Since all of the information I’ve talked about comes from these teachers, not from me. Still, I can personally testify to how much better I feel as a result of learning and managing my mind. And remembering these basic principles, I’ve become easier on myself and other people, nicer to be around, more grateful, and feel more connection with other people.
Although I talk about happiness not being the goal, I am much happier as well.
But theories and concepts aren’t enough; the real change happens through practice. It isn’t easy to override the primal brain, and it’s intent on looking for threats. We may intellectually understand the theories about how our minds work, but we can’t rewire them easily without regular practice.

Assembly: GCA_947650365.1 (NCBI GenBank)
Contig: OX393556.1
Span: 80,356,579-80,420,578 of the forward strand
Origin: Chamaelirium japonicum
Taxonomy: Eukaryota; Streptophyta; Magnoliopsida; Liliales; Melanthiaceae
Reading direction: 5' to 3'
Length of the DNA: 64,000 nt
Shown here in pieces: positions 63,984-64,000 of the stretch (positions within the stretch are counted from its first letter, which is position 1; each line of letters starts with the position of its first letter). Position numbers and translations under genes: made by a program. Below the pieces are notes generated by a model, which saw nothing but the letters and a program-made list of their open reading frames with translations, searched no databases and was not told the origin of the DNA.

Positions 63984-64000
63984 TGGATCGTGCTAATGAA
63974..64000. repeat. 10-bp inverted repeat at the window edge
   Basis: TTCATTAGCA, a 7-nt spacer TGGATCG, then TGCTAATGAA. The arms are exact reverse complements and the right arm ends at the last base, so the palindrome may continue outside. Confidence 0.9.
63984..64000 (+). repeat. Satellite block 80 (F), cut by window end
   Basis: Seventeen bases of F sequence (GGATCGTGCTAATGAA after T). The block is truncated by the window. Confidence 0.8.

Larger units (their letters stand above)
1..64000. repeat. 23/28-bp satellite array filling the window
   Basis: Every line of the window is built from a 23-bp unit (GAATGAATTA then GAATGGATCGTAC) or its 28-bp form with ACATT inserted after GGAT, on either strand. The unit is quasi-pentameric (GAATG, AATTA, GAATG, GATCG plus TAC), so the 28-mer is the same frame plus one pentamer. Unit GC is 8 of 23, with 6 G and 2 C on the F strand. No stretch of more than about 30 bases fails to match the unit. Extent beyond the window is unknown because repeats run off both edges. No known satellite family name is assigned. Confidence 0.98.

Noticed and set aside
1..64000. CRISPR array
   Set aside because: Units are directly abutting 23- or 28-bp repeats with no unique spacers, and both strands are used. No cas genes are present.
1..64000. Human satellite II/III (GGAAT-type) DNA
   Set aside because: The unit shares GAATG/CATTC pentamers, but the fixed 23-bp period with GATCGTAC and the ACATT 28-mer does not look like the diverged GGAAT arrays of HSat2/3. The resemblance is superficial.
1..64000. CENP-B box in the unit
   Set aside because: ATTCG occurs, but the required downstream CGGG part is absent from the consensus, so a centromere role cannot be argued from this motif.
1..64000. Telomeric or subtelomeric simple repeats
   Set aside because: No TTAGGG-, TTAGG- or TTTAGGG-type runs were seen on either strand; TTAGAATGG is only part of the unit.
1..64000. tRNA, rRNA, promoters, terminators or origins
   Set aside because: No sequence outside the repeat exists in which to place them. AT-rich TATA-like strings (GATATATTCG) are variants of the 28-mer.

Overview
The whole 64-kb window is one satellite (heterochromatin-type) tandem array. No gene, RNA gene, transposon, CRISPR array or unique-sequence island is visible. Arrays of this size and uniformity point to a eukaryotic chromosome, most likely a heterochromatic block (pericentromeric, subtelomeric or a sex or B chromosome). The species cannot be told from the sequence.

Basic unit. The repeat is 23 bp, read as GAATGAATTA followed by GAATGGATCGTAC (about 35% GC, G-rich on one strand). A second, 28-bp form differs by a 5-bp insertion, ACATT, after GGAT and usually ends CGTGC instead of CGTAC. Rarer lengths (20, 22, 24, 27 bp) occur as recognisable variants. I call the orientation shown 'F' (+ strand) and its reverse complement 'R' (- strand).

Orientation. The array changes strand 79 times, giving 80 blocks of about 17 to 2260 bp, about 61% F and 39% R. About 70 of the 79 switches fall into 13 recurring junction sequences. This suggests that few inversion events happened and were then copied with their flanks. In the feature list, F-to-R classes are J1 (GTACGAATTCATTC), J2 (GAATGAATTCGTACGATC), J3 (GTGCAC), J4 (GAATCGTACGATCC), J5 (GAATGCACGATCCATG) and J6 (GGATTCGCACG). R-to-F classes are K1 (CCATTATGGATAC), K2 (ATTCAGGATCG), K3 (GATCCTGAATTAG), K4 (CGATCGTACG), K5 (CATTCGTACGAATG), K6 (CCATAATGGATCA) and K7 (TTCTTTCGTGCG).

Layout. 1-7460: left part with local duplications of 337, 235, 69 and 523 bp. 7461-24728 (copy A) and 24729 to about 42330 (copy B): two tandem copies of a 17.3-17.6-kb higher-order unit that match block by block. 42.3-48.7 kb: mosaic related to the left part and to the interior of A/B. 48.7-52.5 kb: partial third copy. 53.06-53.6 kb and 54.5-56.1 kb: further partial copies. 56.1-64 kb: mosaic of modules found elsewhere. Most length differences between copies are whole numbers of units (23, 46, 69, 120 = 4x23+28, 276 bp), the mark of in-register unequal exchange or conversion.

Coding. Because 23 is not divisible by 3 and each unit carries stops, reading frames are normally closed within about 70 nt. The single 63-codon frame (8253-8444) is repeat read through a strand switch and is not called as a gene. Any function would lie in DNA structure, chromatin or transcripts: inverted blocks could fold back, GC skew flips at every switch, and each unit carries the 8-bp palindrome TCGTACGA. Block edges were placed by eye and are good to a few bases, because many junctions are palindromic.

Just as we go to the gym and exercise regularly to maintain physical health, we have to do the same with the mind. Daily practices are a good way of forming new habits and losing old ones.
We’re all a work in progress, and we all slip back at times and give in to our urges for pleasure and comfort. It is normal; it’s important not to blame or criticise ourselves when we do this. Because if we’re self-critical, we’re more likely to go back to numbing ourselves with overindulgence.
Just as life isn’t going to be amazing all the time, we’re not going to get it right all the time either. But if we’re prepared for this and adjust our expectations of life and ourselves, we’re less likely to suffer. And more likely to enjoy and appreciate what we have.
Again awareness is the key; unless we recognise how we’re feeling and what we’re thinking, we can easily become overwhelmed by emotions that we don’t understand.
I know I was completely out of touch with my emotions and couldn’t even identify or describe them before I started learning how to. So here’s a recap of some of the practices that helped me:
Meditation, identifying the top three emotions, and when we’re comfortable with this, our top three thoughts — trying not to push away or avoid uncomfortable emotions.